Public Lands Guide Defies the Odds and the Elements to Finish 100 Mile Ultra-Marathon

April 1, 2023
Laurie Lulu Searles after finishing the Rabid Raccoon 100

Laurie “Lulu” Searles after finishing the Rabid Raccoon 100.

While most people spent St. Patrick’s Day weekend watching parades or drinking green beer, Laurie “Lulu” Searles spent it trekking 100 miles through freezing temperatures and snow squalls.

Lulu, a guide at one of our Public Lands stores, recently finished the Rabid Raccoon 100 ultra-marathon at Raccoon Creek State Park in Hookstown, Pennsylvania.

Lulu’s love for sports and the outdoors began when she was just two-years-old, but she only started running ten years ago when her best friend, Sarah Sherman, asked her to train for a race with her. Since then, Lulu has done half and full marathons, 24-hour obstacle races, Obstacle Course World Championships and several 50-mile trail races, but her inspiration to run 100 miles did not come until years later.

On March 27, 2019, Lulu had brain surgery to remove a benign tumor sitting on her cochlear and vestibular nerves, which are responsible for hearing and balance respectively. Doctors removed the tumor but severed the nerves, leaving her completely deaf in her left ear and without balance on her left side. When she woke up from surgery, the room was spinning.

“I got super scared that I wouldn’t be able to do what I love, which is just being outside and doing crazy events,” Lulu said.

While in vestibular therapy, Lulu gave her therapist a list of all the things she wanted to continue to do, from biking and swimming to paddleboarding and running. Running proved to be the most difficult.

“I asked my therapist why are other things easier? And she said because your head’s not bobbing up and down.”

Instead of hanging up her running shoes, Lulu decided to lace them up tighter.

“I started looking for bigger things just to see what I could push myself to do,” Lulu said. That’s when she set her sights on a 100-mile race.

Lulu training with her service dog, Molly

Lulu training with her service dog, Molly.

Lulu signed up for the Oil Creek 100 in Titusville, Pennsylvania. She trained with her service dog, Molly. Something Lulu and her team didn’t plan for, though, was running in the dark at the beginning of the race.

“Running in the dark is like another barrier,” Lulu said. “I didn’t really think about it being dark at the start until the start line.”

The race started before sunrise. Less than three miles in, Lulu fell.

“My vision became blurry in my left eye,” she said. “As the race kept going, my vision kept getting worse and worse and worse.”

Lulu kept going despite the blurry vision and was on pace to complete the race, but she missed the cut off at mile 75. After the race, Lulu learned the fall caused a hole behind her retina, which healed itself in time.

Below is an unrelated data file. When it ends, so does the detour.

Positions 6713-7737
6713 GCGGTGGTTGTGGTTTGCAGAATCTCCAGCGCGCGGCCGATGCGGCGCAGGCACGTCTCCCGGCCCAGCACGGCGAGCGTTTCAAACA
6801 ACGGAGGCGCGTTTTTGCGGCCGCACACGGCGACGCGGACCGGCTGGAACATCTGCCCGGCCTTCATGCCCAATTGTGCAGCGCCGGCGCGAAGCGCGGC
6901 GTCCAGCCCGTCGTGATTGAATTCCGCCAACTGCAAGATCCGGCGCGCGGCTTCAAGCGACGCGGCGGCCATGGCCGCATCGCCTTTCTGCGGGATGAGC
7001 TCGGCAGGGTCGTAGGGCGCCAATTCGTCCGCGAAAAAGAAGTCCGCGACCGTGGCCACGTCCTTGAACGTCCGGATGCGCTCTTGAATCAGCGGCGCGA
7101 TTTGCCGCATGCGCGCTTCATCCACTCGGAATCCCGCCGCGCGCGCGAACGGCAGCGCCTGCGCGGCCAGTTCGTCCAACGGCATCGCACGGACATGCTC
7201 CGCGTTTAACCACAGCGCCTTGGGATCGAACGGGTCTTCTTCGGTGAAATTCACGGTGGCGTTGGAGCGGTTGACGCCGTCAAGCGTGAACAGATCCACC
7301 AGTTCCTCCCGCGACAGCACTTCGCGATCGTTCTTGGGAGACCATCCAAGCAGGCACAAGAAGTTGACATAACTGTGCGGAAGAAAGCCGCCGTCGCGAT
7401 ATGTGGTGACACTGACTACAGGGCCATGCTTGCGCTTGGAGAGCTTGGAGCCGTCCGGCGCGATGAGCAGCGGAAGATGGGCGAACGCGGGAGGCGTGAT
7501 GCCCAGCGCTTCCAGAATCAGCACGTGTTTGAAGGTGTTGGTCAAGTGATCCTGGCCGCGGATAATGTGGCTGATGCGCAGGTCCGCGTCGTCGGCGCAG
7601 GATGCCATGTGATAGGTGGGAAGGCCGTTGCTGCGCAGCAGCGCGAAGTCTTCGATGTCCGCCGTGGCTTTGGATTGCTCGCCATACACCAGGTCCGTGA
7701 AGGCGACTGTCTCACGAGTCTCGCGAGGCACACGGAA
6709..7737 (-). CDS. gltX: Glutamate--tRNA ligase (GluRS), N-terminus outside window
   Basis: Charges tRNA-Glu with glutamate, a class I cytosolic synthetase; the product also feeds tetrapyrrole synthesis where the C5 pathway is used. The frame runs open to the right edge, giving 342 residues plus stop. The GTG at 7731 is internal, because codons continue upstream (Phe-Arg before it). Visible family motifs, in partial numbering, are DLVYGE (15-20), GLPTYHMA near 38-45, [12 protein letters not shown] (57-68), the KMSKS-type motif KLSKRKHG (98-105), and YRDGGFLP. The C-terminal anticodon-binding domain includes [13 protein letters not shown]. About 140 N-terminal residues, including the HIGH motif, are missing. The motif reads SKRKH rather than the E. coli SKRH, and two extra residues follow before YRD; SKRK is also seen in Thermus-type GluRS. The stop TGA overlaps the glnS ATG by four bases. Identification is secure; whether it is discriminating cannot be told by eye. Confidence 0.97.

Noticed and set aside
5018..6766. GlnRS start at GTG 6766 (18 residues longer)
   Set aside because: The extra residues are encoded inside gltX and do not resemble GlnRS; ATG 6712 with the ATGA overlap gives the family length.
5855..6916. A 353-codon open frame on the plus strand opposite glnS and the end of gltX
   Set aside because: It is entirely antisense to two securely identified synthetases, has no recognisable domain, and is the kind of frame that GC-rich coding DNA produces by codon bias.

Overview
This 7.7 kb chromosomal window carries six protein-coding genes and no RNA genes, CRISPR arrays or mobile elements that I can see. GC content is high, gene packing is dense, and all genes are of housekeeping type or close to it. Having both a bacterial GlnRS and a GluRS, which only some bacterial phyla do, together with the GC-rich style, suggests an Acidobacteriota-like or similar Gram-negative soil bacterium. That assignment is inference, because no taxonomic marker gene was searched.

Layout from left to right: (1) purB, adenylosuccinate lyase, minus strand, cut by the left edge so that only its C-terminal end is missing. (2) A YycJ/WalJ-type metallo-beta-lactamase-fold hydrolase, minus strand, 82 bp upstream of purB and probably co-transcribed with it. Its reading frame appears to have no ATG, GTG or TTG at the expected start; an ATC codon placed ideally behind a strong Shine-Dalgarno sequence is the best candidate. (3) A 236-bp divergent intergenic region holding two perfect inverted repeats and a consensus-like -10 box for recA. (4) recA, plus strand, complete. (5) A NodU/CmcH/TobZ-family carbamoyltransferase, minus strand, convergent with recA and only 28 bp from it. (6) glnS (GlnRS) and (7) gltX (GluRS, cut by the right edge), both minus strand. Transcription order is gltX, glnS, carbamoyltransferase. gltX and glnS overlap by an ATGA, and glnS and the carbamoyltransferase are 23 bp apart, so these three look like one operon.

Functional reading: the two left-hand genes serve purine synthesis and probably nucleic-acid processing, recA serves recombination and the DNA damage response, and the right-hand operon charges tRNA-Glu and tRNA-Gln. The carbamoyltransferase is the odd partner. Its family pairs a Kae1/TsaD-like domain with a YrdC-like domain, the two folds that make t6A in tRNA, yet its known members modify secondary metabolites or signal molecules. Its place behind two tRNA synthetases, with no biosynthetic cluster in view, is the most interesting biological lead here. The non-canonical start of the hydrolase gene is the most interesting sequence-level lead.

Determined to complete 100 miles, Lulu signed up for the Rabid Raccoon 100. This time she got permission to have pacers run with her in the dark, one of whom was her Public Lands Assistant Store Manager Sarah Brown.

“When Lulu called me two weeks before her race and asked me to be a pacer, I had zero hesitation to run six miles with her,” said Sarah. “Then the night before she texted me saying that it would be 11 miles. Again, without hesitation, I said yes! Let’s get you this 100!”

While Lulu was prepared to run in the dark, she was not expecting to run in brutal winter weather in mid-March.

“As I was watching the temperatures leading up to the race, I was like you’ve got to be kidding me,” Lulu said. “The course started turning into ice 24 hours into the race.”

The dangerous, slick conditions caused Lulu to fall more frequently, so she had to slow her pace on the trail. She also lost more time than expected at aid stations throughout the course. Instead of quick two-minute stops, Lulu said some lasted more than 15 minutes for her to eat and change into dry, warm clothes and shoes.

“But you get back up and you keep going,” Lulu said. “You have to keep moving forward.”

Around mile 83, Lulu realized once again she would miss a cut off, but this time, she wasn’t stopping.

“I said to my pacer if I get cut off, they can take my bib, but I’m going to keep going,” Lulu said. “We’re doing 100 miles today.”

Lulu crossing the Rabid Raccoon 100 finish line

Lulu crossing the Rabid Raccoon 100 finish line.

Lulu’s Full Psych Adventure teammates talked to race organizers. They encouraged her to finish all 100 miles.

“We were just really impressed to see the determination and toughness of her to finish the whole distance,” said Andrew Mascio of Wolf Creek Race Management.

After 37 hours and 49 minutes, Lulu crossed that finish line with her crew cheering her on.

“It gave me chills to watch her cross her finish line,” said Sarah.

Despite not finishing in the 36-hour time limit, Lulu was marked as an official finisher.

“She was marked as an official finisher because she did finish. She ran all 100,” Andrew said.



Lulu and her team at the Rabid Raccoon 100

Lulu and her team at the Rabid Raccoon 100.

So, what comes after a 100-mile ultra-marathon? Lulu said she has no idea.

“We try not to just jump into the next thing,” she said. “It needs to really mean something.”

In the meantime, Lulu plans to keep running. She is signed up for the DICK’S Sporting Goods Pittsburgh Half-Marathon on May 7, and she’s hoping for no snow squalls.